Friday, September 17, 2010

Government Funding for Cleantech:
Why Do It?

The Best Bang for the Taxpayer Buck

Why fund cleantech?

Cleantech crystal ball
There will always be disagreement over what things government should fund. Some argue for utterly minimal spending, with no support for commercial development, corporate research and development, business tax breaks, or anything that benefits the private sector. Many, however, believe government should have a role, and differ only on its size and emphasis. So questions on funding cleantech aren't ones to consider in isolation, especially in a time of handwringing over deficits. Rather, they should be viewed as a zero-sum decision: why fund cleantech in preference to all the other (putatively worthy) alternatives? The government is going to allocate the dollars somewhere; does cleantech have more merit? Should cleantech get more funding than other areas, or less? Or should it and everything else be treated equally?

In prior years fellow entrepreneurs and I used to complain that "government shouldn't try to pick winners" when meting out tax dollars. Why the heavy emphasis on some things, like ethanol subsidies or solar project loan guarantees, when critical funding needed by innovative, promising companies in other sectors goes begging for scraps? Why the huge subsidies for dirty energy? Why the disparate treatment?

Because they can't help it--there's no way any government can be even-handed short of funding everything. And that's without even considering the politics of appropriations, where many decisions arise from placating legislators' demands for in-district largesse, or by horse-trading for votes on unrelated bills.

So for federal funding winners will be picked. But how? What criteria should guide the selection? Ignoring as much as we can the motivations arising from the venality of the political process, there are broadly only a few objectives to consider:
  • Growing the economy. Government spending has a multiplier effect where money spent reverberates through subsequent transactions to increase the economic effects beyond the initial outlay. Both the initial spending and its economic ripples can be transient, with only temporary effect. Under the right conditions, and done the right way, the effects can be much longer-lasting and provide on-going economic benefit.
  • Catalysis. Government sometimes acts as a catalyst, providing the seed that demonstrates the fertility of an opportunity for others to seize, or on which to build. Creating or nurturing new economic activity builds a foundation and emboldens others to pursue it too. Private sector activity is primarily driven by the profit motive, and the risk of loss on unproven ventures can prevent a sector getting off the ground. Government can act for reasons other than making money (directly) and by taking the first step can create conditions with competition can subsequently thrive.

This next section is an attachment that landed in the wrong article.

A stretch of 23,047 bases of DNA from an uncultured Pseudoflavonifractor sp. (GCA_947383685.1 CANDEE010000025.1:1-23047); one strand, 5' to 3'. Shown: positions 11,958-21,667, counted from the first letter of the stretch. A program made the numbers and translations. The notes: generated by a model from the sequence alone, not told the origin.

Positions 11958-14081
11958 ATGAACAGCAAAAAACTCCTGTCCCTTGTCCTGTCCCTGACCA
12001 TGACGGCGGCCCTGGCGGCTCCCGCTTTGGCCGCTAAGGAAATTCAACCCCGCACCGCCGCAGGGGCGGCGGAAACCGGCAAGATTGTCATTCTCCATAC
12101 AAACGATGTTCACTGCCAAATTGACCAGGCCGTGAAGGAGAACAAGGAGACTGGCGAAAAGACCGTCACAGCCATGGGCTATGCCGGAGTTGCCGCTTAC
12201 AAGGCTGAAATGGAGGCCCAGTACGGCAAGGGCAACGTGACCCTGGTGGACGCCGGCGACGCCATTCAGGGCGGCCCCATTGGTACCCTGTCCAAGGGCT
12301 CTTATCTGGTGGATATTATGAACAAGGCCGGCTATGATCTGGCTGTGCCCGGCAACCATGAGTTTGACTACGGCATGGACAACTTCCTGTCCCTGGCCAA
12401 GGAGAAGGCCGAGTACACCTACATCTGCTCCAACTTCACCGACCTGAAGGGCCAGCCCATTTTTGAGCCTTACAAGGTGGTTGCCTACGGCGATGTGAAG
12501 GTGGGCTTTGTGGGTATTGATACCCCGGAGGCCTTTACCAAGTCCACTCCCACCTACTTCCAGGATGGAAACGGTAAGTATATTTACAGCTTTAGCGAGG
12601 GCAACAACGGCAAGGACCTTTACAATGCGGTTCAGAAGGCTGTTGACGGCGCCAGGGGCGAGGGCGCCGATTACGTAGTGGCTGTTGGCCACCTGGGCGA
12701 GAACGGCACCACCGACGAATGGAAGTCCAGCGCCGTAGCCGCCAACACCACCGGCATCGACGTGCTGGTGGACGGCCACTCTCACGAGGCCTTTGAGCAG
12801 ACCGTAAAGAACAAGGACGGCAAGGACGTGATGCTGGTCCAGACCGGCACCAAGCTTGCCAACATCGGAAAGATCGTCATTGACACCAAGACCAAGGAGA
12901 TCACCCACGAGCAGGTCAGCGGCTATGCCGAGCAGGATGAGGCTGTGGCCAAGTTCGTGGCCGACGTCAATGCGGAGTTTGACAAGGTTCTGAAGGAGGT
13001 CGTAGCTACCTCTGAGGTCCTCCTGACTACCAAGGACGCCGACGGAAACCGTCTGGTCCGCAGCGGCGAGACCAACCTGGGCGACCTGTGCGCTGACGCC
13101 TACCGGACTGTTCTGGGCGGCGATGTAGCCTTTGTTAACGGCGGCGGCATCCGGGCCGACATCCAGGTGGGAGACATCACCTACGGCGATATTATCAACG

• Competitiveness. Where government can jump-start new economic activity, the private businesses that rush in will have a competitive advantage over businesses elsewhere. This is especially important in the global economy where some countries are vigorously enhancing their economic competitiveness through direct support for new industries (such as cleantech) while other countries dither, only to see burgeoning opportunities depart for stronger economic environments offshore.
  • Jobs. Rightly or wrongly government gets the blame (and rarely the credit) for the level of (un-)employment. Generally a growing economy is matched with growing demand for workers, i.e. more jobs. Government can be a direct employer (the merit of which is the subject of considerable political debate) but government spending can also, done right, as noted above, create enduring private sector growth and the jobs that go with it.
  • Tax revenues. Growing the economy has long been touted as a painless way to grow tax revenues (as opposed to the caterwauling around raising tax rates.) We live in a time of considerable turmoil, even chaos, and creating growth and the revenue from it solves multiple problems simultaneously while obviating the need otherwise for unpalatable alternatives such as cutting essential services.
  • Providing a public benefit. All of the above are public benefits, but one could also add national security, energy independence, environmental protection, sustainability, community development, and many others as well. Government is not a business, and cannot be run solely as one because government's purpose is not to make money but to provide for the common good of the country and its people. To the extent such principles apply, it should be viewed as a triple bottom line business.
All of these are intertwined, and could be broken into categories in different ways. There are doubtless others I have missed (please add in the comments!) but these at least provide the rudiments of a framework in which to discuss different funding choices on the merits.

Why fund cleantech? The simple answer is that it meets all of the above criteria. What alternatives can make the same claim? Getting funding to cleantech is not and will not be easy. Today, government spending of virtually any kind is subjected to unprecedented levels of scrutiny, even attack. Some of the attacks are unfair and are motivated by partisan political calculation or by naked ideology, but others can be rebuffed by coolly assessing the costs and benefits, as well as the likelihood of the various outcomes. Looking at what has been tried already, and how well it has worked is also instructive; the policies and experiences of other countries and other governments will be the subject a future post.

This is a repost from the Northwest Cleantech blog, first published on 9/15/2010.

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